IBJNews

Indiana tea party groups look to endorse Lugar foe

Back to TopCommentsE-mailPrintBookmark and Share

A coalition of Indiana tea party groups is planning a statewide convention this month that will culminate with them endorsing a candidate to run against Sen. Richard Lugar, an organizer said.

The tea party meeting is set for Sept. 24 in Greenfield, with those attending voting in a straw poll of Senate candidates for the 2012 Republican primary election.

Each preregistered tea party group in the state will be allowed to have two voting representatives at the meeting, said Monica Boyer of Warsaw, who is a tea party organizer and co-chairwoman of Hoosiers for Conservative Senate.

The Journal Gazette of Fort Wayne reported Wednesday that Boyer said Lugar hasn't responded to the group's questionnaire, while state Treasurer Richard Mourdock "has enthusiastically agreed to participate."

Nine representatives of Hoosiers for Conservative Senate — one from each of Indiana's congressional district — will decide on a candidate endorsement after the straw-poll vote.

Indiana tea party activists attending a January meeting signed a letter asking Lugar to not seek a seventh term.

Mourdock is the only other Republican who has entered the race against Lugar, and he has actively sought the backing of tea party supporters.

Rep. Joe Donnelly is the only announced Democratic candidate for the Senate seat that Lugar first won in 1976.

The Hoosiers for Conservative Senate group has criticized Lugar on issues such as his support for the Development, Relief and Education for Alien Minors, or DREAM,  Act, which would help some illegal immigrants who came to the U.S. as children obtain citizenship, and his votes in favor of President Barack Obama's Supreme Court nominations.

ADVERTISEMENT

  • Lincoln said it best...
    We should look to the grandest of GOP Presidents for advice. "A house divided against itself cannot stand." Lincoln said it best.
  • Shooting themselves in the foot
    What perfect way for the Tea Party to look like the fools they are. The one guy who seems to draw support from both parties is too popular for the them. Just shows how much of a fringe organization they really are.
  • The Tea Party is the worse thing for the GOP
    The GOP (Grand?---that is doubtful) should be very against the Tea Party part of their party. We have to defeat them somehow-anyway-and soon.

    Post a comment to this story

    COMMENTS POLICY
    We reserve the right to remove any post that we feel is obscene, profane, vulgar, racist, sexually explicit, abusive, or hateful.
     
    You are legally responsible for what you post and your anonymity is not guaranteed.
     
    Posts that insult, defame, threaten, harass or abuse other readers or people mentioned in IBJ editorial content are also subject to removal. Please respect the privacy of individuals and refrain from posting personal information.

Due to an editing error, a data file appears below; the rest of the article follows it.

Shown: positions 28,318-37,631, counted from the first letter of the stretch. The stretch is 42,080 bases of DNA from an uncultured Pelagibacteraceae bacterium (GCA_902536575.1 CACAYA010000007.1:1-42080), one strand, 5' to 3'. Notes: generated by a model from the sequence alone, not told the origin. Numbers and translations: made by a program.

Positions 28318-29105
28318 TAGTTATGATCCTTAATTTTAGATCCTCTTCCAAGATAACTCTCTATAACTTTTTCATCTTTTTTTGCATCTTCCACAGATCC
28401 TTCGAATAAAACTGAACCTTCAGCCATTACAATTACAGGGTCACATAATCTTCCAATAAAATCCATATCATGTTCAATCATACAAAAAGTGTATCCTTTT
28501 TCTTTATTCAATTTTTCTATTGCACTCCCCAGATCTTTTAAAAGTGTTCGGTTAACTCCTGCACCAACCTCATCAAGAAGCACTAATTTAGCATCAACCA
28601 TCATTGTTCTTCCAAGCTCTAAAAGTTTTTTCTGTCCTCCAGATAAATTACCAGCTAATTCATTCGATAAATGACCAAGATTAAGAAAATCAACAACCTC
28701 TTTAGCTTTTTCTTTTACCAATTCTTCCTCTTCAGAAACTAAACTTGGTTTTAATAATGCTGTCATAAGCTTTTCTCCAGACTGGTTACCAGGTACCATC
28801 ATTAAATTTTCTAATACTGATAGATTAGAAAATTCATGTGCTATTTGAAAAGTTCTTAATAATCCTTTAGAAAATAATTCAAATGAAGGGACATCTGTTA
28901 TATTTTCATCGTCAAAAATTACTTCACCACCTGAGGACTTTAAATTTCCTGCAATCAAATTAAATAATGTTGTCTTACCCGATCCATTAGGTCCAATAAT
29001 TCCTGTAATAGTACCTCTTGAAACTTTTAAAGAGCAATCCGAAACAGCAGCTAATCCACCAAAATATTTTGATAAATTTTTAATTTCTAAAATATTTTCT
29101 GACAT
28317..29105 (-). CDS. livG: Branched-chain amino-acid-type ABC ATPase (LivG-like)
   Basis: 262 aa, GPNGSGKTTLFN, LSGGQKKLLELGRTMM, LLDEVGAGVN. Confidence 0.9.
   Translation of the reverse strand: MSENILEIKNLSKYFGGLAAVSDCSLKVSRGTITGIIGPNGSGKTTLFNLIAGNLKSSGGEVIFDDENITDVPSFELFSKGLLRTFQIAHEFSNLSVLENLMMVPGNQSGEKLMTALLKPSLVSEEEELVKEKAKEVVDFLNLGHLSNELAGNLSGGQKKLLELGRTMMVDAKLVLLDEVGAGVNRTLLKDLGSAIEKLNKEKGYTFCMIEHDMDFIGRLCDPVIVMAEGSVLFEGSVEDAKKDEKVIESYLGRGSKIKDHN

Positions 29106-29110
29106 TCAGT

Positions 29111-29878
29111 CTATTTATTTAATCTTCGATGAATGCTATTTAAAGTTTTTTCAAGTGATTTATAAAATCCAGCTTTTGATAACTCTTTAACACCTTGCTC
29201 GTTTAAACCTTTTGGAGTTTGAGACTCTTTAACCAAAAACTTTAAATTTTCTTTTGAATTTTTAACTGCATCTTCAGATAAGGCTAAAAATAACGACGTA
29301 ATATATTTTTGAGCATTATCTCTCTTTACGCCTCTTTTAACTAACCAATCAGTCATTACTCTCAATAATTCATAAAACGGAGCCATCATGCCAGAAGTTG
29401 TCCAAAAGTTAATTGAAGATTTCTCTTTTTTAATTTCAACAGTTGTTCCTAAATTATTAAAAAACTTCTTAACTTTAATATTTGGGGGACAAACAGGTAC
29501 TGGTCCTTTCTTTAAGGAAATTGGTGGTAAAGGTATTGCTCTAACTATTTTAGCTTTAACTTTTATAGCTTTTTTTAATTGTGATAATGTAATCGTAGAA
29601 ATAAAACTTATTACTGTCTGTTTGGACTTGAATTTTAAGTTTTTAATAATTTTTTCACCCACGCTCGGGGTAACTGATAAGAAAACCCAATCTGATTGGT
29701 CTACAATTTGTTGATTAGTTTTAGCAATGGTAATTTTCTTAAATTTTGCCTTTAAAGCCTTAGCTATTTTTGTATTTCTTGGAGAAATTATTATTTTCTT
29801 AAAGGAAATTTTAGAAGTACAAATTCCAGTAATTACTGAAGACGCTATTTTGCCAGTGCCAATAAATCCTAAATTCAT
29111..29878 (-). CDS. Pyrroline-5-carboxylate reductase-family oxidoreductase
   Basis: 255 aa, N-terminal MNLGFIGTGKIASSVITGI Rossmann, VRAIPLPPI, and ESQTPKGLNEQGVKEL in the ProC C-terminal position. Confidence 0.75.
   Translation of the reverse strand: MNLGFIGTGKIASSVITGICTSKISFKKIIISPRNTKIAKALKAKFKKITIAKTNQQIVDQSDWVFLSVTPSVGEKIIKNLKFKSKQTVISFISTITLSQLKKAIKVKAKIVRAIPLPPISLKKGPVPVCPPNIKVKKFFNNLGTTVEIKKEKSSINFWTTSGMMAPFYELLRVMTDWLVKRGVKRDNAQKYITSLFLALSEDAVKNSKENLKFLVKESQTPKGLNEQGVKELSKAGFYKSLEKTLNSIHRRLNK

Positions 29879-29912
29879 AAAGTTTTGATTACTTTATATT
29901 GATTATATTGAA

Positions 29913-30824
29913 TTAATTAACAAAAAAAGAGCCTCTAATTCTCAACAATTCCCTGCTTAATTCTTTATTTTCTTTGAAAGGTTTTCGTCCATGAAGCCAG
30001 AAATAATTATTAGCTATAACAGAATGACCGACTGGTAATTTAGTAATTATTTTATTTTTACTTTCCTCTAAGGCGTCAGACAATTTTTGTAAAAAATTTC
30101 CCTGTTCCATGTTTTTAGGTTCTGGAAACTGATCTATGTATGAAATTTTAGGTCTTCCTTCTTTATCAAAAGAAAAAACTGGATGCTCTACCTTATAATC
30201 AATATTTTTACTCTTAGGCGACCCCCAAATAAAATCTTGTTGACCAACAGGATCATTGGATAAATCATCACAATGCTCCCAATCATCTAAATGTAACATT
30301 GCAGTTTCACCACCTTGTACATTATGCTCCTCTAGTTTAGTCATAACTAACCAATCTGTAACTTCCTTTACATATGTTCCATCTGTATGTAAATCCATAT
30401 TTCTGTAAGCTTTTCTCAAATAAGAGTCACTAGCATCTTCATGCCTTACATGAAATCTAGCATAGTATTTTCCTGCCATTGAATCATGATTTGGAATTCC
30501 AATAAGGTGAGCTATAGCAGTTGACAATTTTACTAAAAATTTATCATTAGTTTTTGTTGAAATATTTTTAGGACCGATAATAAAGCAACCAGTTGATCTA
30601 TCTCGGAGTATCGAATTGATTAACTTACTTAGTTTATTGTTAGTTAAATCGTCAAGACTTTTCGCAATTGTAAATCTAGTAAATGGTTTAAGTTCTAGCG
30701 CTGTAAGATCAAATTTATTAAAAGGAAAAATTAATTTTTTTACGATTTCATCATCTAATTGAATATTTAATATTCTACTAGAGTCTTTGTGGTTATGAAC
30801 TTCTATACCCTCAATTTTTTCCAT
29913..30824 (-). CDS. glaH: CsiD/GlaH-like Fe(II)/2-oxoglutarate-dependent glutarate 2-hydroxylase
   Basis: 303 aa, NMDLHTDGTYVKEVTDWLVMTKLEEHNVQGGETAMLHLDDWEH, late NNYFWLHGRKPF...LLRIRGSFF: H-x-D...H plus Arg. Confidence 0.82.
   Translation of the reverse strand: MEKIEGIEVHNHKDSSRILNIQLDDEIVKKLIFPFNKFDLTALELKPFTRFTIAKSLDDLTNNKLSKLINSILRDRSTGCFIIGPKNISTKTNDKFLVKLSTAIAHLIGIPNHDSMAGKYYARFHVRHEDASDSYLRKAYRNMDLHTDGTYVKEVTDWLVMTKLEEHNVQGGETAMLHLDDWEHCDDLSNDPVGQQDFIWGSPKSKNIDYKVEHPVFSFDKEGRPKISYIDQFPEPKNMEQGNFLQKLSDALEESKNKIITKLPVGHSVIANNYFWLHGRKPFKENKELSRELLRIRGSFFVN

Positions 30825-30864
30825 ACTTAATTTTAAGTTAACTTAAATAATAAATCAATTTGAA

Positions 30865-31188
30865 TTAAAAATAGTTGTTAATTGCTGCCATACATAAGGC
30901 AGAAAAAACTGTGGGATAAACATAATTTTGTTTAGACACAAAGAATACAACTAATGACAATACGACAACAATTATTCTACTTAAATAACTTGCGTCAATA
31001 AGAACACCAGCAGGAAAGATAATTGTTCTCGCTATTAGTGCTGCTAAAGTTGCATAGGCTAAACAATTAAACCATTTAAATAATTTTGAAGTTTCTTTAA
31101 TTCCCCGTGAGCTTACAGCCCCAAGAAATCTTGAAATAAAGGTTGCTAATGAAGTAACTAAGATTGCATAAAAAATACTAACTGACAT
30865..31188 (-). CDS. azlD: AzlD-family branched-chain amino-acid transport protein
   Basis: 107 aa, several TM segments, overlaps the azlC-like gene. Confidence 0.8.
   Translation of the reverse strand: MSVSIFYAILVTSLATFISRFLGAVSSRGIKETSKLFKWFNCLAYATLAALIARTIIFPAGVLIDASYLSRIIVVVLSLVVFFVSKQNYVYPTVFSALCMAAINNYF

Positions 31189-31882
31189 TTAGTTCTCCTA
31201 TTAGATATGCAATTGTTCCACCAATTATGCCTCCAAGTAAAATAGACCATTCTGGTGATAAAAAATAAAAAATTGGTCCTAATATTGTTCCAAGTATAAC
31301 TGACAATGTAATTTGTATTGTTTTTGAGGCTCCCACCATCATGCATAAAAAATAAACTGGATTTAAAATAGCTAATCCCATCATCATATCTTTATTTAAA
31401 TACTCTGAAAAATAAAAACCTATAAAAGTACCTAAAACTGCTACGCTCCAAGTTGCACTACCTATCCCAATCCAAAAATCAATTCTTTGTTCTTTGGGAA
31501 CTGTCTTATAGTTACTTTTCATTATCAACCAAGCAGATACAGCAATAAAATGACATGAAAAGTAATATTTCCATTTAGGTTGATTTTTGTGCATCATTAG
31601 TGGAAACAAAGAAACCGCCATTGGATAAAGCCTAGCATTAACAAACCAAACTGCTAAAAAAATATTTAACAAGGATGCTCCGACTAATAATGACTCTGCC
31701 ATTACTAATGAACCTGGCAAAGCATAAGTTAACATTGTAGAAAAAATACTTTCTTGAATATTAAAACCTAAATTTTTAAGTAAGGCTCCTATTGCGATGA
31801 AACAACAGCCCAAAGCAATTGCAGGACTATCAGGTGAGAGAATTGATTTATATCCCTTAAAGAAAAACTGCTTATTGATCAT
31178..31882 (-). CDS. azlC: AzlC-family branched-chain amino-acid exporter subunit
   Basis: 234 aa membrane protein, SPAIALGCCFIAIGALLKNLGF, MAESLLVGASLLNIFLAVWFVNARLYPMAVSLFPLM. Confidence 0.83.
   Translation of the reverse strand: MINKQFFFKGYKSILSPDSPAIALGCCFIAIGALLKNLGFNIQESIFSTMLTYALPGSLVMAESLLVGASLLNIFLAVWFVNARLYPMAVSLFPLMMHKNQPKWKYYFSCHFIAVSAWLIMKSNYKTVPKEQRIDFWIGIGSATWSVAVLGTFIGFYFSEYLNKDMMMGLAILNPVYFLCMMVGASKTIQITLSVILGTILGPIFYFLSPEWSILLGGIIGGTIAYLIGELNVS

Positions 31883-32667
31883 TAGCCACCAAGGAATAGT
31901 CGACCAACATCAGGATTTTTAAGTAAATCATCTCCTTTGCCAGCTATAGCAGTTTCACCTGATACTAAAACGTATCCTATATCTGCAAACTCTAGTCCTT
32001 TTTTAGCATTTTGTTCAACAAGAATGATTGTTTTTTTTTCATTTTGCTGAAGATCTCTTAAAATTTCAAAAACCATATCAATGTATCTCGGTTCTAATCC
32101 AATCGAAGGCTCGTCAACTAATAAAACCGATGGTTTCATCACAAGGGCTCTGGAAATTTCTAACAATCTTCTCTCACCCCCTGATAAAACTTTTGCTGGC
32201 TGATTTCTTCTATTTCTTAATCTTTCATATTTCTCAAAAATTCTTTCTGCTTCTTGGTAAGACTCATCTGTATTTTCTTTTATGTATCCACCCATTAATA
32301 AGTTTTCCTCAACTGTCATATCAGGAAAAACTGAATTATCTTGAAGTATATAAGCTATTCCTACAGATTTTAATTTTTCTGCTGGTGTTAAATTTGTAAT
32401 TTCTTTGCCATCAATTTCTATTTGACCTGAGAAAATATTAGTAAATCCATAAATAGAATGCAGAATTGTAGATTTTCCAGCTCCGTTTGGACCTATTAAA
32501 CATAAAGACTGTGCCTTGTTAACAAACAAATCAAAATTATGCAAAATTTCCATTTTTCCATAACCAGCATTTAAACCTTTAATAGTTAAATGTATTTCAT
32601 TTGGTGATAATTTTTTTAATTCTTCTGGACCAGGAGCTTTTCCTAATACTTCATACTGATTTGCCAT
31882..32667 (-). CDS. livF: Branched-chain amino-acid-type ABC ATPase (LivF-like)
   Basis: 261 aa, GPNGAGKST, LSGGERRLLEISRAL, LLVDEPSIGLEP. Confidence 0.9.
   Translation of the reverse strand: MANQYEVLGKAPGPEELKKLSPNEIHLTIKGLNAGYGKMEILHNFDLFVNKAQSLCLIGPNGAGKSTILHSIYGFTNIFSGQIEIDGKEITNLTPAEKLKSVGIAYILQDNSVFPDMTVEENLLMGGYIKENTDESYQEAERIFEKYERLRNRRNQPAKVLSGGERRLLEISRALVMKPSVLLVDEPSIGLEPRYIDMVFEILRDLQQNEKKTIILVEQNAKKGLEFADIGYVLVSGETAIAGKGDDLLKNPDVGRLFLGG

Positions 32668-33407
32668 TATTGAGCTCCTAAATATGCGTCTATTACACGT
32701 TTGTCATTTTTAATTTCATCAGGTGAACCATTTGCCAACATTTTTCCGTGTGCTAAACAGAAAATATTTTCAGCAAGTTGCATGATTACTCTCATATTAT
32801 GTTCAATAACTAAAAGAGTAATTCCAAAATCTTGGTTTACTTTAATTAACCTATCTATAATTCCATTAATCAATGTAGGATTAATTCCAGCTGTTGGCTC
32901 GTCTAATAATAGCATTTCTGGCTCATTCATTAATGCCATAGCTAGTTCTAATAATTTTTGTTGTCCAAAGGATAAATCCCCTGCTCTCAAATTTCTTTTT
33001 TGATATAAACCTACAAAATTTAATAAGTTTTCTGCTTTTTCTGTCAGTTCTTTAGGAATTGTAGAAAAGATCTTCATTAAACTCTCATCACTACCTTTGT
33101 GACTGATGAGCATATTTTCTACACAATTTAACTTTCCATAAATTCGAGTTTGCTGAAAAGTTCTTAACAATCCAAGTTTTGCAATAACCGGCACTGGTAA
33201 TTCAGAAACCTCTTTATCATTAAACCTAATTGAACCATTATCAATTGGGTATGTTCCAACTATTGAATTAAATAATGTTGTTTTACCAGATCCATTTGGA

No solicitations, spamming or advertisements are allowed. Readers may post links to other informational websites that are relevant to the topic at hand, but please do not link to objectionable material.
     
    We may remove messages that are unrelated to the topic, encourage illegal activity, use all capital letters or are unreadable.
     

    Messages that are flagged by readers as objectionable will be reviewed and may or may not be removed. Please do not flag a post simply because you disagree with it.

    Sponsored by
    ADVERTISEMENT

    facebook - twitter on Facebook & Twitter

    Follow on TwitterFollow IBJ on Facebook:
    Follow on TwitterFollow IBJ's Tweets on these topics:
     
    Subscribe to IBJ
    1. How much you wanna bet, that 70% of the jobs created there (after construction) are minimum wage? And Harvey is correct, the vast majority of residents in this project will drive to their jobs, and to think otherwise, is like Harvey says, a pipe dream. Someone working at a restaurant or retail store will not be able to afford living there. What ever happened to people who wanted to build buildings, paying for it themselves? Not a fan of these tax deals.

    2. Uh, no GeorgeP. The project is supposed to bring on 1,000 jobs and those people along with the people that will be living in the new residential will be driving to their jobs. The walkable stuff is a pipe dream. Besides, walkable is defined as having all daily necessities within 1/2 mile. That's not the case here. Never will be.

    3. Brad is on to something there. The merger of the Formula E and IndyCar Series would give IndyCar access to International markets and Formula E access the Indianapolis 500, not to mention some other events in the USA. Maybe after 2016 but before the new Dallara is rolled out for 2018. This give IndyCar two more seasons to run the DW12 and Formula E to get charged up, pun intended. Then shock the racing world, pun intended, but making the 101st Indianapolis 500 a stellar, groundbreaking event: The first all-electric Indy 500, and use that platform to promote the future of the sport.

    4. No, HarveyF, the exact opposite. Greater density and closeness to retail and everyday necessities reduces traffic. When one has to drive miles for necessities, all those cars are on the roads for many miles. When reasonable density is built, low rise in this case, in the middle of a thriving retail area, one has to drive far less, actually reducing the number of cars on the road.

    5. The Indy Star announced today the appointment of a new Beverage Reporter! So instead of insightful reports on Indy pro sports and Indiana college teams, you now get to read stories about the 432nd new brewery open or some obscure Hoosier winery winning a county fair blue ribbon. Yep, that's the coverage we Star readers crave. Not.

    ADVERTISEMENT